Picture
I feel sorry for the journalist Johann Hari. Brits know him as a blubbery liberal with manic depression who hates religion. Americans might recognize him from a zillion appearances on the Rachel Maddow show. He’s a divisive figure. A pal once said to me, “I narrowly missed Hari at Cambridge.” I replied, “You mean he graduated before you arrived?” He said, “No, I mean I tried to run him over with a Volkswagen and missed.”

This week it was revealed that Mr. Hari has been cleaning up interviews with people by inserting things they've said or written elsewhere into their reported dialogue. For instance, Hari interviewed a gay rugby player (golly!) and quoted him as saying of his sexuality: “I used to visualise it as a little ball. I know it's crazy, but I'd imagine this little ball in my stomach and I'd have an encounter with a man and the ball would just be there. Then from that day to the next encounter, be it one month, two months, three months, all I could see was this gold liquid dripping out of the ball. That was the real me seeping out”. However, in an earlier interview with Wales Online, the same man who leaked gold was reported as saying of his predilection, “I used to visualise it as a little ball. I'd imagine this ball in my stomach and I'd have an encounter with a man and the ball would just be there. Then from that day until the next encounter, be it one month, two months, three months, all I could see was this gold liquid dripping out of the ball. That was the real me seeping out”. To his credit, when he heard the charge, Hari immediately cried mea culpa. There is now an inquiry going on as to whether or not his prestigious Orwell Prize should be rescinded.

How many historians, writers or journalists have not accidentally retold a story they heard from someone else? In my own writing I often tidy up quotes, omitting all the “ums” and “ahs”. Certain political clichés are so common that it’s possible to accurately write down what a politician said and, because they’ve said it a million times before to a million other people, accidentally commit plagiarism. Given the way that information is recycled over the internet, it’s probably time that writers collectively rethought the rules of the game.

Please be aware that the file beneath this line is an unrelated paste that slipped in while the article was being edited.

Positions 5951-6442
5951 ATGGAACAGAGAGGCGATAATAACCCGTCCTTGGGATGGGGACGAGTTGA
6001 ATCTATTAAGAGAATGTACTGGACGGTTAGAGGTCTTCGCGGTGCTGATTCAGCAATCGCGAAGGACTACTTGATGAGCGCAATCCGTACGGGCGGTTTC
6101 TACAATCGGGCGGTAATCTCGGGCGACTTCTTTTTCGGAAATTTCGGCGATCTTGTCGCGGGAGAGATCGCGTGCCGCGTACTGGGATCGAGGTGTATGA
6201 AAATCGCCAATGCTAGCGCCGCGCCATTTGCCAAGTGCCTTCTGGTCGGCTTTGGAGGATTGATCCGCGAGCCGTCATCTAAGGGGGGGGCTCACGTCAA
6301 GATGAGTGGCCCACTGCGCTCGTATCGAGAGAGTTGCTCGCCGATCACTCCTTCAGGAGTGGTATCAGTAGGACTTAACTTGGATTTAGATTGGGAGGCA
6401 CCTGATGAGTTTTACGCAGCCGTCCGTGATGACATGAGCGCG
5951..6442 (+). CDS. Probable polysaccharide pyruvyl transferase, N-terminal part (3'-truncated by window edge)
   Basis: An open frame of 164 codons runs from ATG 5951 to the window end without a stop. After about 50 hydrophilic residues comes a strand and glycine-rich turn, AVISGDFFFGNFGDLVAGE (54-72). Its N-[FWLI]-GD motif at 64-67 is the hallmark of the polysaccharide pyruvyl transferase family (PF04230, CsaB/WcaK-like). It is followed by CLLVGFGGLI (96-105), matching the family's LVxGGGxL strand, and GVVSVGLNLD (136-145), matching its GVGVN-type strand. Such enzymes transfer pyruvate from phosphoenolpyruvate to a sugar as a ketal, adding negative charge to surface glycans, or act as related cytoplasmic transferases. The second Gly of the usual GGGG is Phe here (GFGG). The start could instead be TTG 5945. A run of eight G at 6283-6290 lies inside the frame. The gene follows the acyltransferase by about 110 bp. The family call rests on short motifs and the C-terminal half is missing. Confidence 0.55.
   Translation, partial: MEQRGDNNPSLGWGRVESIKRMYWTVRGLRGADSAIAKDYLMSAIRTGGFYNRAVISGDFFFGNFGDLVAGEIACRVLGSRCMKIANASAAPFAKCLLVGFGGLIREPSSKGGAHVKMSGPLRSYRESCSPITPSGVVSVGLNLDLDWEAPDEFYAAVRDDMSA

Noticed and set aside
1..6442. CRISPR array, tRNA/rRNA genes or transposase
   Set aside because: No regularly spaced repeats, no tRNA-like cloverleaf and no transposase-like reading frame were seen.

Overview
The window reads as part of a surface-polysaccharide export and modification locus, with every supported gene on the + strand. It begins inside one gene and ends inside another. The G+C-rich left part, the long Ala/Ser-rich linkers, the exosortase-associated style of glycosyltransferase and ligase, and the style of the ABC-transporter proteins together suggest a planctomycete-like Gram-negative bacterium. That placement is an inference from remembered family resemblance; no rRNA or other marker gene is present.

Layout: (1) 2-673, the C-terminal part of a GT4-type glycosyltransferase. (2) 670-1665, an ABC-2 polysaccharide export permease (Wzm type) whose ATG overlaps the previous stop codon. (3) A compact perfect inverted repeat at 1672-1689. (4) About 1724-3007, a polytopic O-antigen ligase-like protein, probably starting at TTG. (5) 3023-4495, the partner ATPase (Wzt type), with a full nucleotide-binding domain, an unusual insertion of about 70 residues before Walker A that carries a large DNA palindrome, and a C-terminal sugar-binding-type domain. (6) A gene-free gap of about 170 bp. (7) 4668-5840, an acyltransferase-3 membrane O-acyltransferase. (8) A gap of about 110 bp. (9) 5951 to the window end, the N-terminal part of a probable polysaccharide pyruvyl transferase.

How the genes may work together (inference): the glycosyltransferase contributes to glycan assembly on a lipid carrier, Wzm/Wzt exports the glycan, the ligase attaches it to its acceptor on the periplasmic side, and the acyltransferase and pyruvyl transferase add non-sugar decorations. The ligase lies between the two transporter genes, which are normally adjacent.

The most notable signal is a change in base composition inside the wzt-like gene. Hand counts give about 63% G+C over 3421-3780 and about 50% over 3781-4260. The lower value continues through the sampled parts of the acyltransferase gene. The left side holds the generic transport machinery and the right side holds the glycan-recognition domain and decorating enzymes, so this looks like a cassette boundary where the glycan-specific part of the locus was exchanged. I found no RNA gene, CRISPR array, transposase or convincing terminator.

But Janet Daley of the Telegraph is right that the problem isn’t that Hari tidied up quotes: it’s that he tidied them up to make the interviewees sound better. Almost all of his subjects were leftwing and Hari helped them to make their case with a few cosmetic tweaks. Surprisingly, few people have yet pointed out that Hari also has a nasty habit of misattributing quotes from people he doesn’t like.

In 2010, Hari went on BBC Dateline and quoted from a 2001 letter written by Cardinal Ratzinger (before he became the better known "Pope Benedict XVI") to every Roman Catholic bishop on the subject of pedophilia. The chubby churnalist claimed that the letter said, “cases of child abuse should be dealt with in the most secretive way, restrained by perpetual silence, and everybody is to observe the strictest secret.” Inferring his complicity in covering up child abuse, Hari demanded Pope Benedict’s immediate arrest. In an open letter to Britain’s Catholics, who were awaiting a state visit by the Pontiff, Hari wrote, “Which side, do you think, would be chosen by the Nazarene carpenter you find on your crucifixes? I suspect he would want Ratzinger to be greeted with an empty, repulsed silence, broken only by cries for justice – and the low approaching wail of a police siren.” (I love it when people who don’t believe Jesus existed challenge his followers to behave more like … Jesus. Isn’t it odd how non-believers use JC as the international benchmark of moral behavior? Perhaps there’s something in this Christianity nonsense.)